1. Birch E, Birch D, Hoffman D, Hale L, Everett M, Uauy R: Breast-feeding and optimal visual development. 2. J Pediatr Ophthalmol Strabismus 1993 Jan-Feb 30:1 33-8 Volume 30/Issue 1. Retina Foundation of the Southwest, Dallas.

Omega -3 Fatty Acids and Dyslexic and Hyperactive children

A recently published study from North Ireland (2002) shows positive results regarding the effect of Omega-3 on dyslexic and hyperactive children.Results could be seen after only 12 weeks of treatment (1).

The study included 41 children with dyslexia (reading difficulties) in addition to ADHD (attention deficit hyperactivity disorder). These conditions commonly occur together. The children were given either Omega-3 fatty acids or placebo. 22 children received a combination product consisting of Omega-3 and Omega-6 oils with vitamin E added, the rest being given placebo capsules. Treatment, comprising 8 capsules daily, continued for only 12 weeks. Immediately following the conclusion of the study the children receiving active treatment already showed significant improvement, in particular those with ADHD symptoms such as learning difficulties, anxiety and hyperactivity.

Previous studies of ADHD children were conducted using only the Omega-3 fatty acid DHA (2), and no certain effect was proven. The same applies to a study in which ADHD patients were given evening primrose oil with Omega-6 (3). Abundant quantities of Omega-6 fatty acids are available via our normal diet in the form of vegetable oils used in bread, margarine, cakes, crisps etc. It is therefore improbable that ADHD children suffer from a deficiency of vegetable fatty acids. On the other hand, we know from consumer surveys that we eat too little fatty fish. The authors therefore conclude that it is probably the combination of Omega-3 fatty acids from fish (EPA) and DHA that is important producing the positive effect.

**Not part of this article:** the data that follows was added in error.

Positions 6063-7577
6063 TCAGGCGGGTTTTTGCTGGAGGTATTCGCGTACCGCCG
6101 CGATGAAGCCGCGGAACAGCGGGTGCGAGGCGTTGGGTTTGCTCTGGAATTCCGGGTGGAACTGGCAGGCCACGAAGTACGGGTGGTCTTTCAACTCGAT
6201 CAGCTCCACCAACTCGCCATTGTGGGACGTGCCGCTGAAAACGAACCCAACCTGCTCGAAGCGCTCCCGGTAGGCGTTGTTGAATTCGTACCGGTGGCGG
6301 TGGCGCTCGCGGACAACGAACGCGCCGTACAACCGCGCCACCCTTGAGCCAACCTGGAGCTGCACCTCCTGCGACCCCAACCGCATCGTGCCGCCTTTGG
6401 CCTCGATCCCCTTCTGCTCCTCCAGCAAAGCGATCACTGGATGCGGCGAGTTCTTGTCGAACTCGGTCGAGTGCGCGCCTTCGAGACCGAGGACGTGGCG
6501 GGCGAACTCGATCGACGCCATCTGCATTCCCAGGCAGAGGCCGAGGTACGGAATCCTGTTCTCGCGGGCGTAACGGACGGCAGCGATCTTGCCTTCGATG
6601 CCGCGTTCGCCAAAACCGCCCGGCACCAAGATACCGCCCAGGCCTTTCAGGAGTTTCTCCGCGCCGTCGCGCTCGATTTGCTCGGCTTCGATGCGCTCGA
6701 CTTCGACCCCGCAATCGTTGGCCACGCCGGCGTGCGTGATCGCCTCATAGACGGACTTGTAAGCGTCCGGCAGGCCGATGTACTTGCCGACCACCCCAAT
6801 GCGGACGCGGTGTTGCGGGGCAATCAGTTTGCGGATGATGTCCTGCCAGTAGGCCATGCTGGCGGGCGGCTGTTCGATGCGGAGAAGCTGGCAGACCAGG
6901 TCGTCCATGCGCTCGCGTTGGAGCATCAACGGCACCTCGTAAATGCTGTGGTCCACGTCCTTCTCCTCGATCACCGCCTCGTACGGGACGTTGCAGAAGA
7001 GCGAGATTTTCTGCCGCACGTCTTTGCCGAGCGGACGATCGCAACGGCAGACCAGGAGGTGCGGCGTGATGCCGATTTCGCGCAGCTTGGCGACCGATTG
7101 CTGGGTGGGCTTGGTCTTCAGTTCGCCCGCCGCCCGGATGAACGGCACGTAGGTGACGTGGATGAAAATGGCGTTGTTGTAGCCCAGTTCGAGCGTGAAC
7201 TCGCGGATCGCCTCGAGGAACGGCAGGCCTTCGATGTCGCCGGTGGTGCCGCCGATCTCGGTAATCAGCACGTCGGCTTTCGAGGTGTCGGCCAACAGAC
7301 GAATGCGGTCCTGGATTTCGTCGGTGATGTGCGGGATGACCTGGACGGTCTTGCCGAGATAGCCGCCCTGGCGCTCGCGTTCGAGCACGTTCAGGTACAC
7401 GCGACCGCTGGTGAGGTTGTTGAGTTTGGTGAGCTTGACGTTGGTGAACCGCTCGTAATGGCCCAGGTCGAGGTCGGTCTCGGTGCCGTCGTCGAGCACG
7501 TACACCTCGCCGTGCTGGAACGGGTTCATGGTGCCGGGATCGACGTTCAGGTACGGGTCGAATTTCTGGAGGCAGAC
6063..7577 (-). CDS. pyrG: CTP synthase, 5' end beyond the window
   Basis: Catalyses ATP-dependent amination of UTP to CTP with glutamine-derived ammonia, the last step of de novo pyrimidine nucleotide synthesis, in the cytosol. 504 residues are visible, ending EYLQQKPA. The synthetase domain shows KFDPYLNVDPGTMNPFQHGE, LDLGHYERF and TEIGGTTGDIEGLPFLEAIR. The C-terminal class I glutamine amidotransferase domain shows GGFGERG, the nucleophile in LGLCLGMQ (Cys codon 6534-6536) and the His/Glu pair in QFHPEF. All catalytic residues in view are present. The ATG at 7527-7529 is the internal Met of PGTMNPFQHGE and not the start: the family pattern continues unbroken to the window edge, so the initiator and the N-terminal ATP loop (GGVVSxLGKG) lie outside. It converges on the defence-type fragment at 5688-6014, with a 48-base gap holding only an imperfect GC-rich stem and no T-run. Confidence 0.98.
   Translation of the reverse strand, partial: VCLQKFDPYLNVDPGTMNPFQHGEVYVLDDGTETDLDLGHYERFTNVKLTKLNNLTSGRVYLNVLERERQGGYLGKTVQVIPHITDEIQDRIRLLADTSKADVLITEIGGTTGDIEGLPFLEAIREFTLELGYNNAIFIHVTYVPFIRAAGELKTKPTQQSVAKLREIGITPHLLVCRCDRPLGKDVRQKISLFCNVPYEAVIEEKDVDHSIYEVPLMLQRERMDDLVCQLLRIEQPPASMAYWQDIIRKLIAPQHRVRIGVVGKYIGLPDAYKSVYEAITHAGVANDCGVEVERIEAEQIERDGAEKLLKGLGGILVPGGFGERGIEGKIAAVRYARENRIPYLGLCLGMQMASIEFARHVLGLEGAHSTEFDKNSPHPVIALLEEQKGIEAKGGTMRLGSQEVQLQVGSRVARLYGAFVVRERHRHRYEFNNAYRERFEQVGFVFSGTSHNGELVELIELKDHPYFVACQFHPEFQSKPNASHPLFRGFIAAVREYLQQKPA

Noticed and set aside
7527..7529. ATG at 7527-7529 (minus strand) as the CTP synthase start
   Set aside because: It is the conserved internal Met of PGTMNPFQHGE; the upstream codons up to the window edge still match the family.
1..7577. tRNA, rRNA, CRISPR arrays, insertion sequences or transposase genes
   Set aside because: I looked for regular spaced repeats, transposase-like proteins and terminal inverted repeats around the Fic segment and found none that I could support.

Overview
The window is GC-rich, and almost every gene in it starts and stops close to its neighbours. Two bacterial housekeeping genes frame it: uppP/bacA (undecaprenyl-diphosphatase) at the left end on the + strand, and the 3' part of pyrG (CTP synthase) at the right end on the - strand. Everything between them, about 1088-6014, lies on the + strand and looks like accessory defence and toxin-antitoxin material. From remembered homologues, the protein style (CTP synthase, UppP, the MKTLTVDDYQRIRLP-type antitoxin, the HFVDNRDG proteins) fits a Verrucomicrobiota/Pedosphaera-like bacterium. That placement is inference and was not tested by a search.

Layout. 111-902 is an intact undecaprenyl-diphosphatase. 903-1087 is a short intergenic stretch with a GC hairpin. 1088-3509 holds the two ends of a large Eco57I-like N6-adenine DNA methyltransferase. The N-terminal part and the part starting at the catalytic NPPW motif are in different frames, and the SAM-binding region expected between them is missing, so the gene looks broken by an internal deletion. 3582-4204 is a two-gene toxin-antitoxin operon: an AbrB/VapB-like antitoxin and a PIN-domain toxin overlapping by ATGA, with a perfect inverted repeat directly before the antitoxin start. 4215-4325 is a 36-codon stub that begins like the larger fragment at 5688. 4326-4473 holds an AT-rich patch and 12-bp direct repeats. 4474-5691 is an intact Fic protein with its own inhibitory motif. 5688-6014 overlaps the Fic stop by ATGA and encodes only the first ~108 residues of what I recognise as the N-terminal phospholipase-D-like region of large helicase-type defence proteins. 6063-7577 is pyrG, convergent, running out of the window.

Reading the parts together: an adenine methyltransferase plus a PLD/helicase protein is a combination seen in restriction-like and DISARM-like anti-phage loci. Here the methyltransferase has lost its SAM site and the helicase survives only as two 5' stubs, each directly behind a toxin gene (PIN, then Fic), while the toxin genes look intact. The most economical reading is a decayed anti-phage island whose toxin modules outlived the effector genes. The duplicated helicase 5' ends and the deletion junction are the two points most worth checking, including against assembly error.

It is estimated that approximately 4 % of American children suffer from ADHD. There have been considerable changes in our diet in recent generations. Among other things, we eat less fatty fish. Children with ADHD often display low values of polyunsaturated fatty acids from fish (4). The study in question shows that children with ADHD and dyslexia should eat more fatty fish - or alternatively take an Omega-3 dietary supplement to ensure their daily requirements are met.

1) Richardson AJ and Basant KP. A randomized double-blind, placebo-controlled study of the effects of supplementation with highly unsaturated fatty acids on ADHD-related symptoms in children with specific learning difficulties. Progress in Neuro-Psychopharmacology & Biol. Psychiatry 2002;26:233-239.2) Voigt RG, Llorente AM, Beretta MC, et al. Docosahexaenoic acid (DHA) supplementation does not improve the symptoms of attention-deficit/hyperactivity disorder (ADHD). Pediatr. Res. 1999;45:17A.3) Aman MG, Mitchell EA, and Turbott SH. The effects of essential fatty-acid supplementation by Efamol in hyperactive-children. J. Abnorm. Child Psychol. 1987;15:75-90.
4) Stevens LJ, Zentall SS, Deck JL, et al. Essential fatty-acid metabolism in boys with attention-deficit hyperactivity disorder Am. J. Clin. Nutr. 1995;62:761-768.

WARNING: Pregnant women should avoid freshwater sports fish, which may be contaminated with environmental chemicals. One of the safest and best for everybody: sardines.

*These statements have not been evaluated by the Food and Drug Administration.

DHA Junior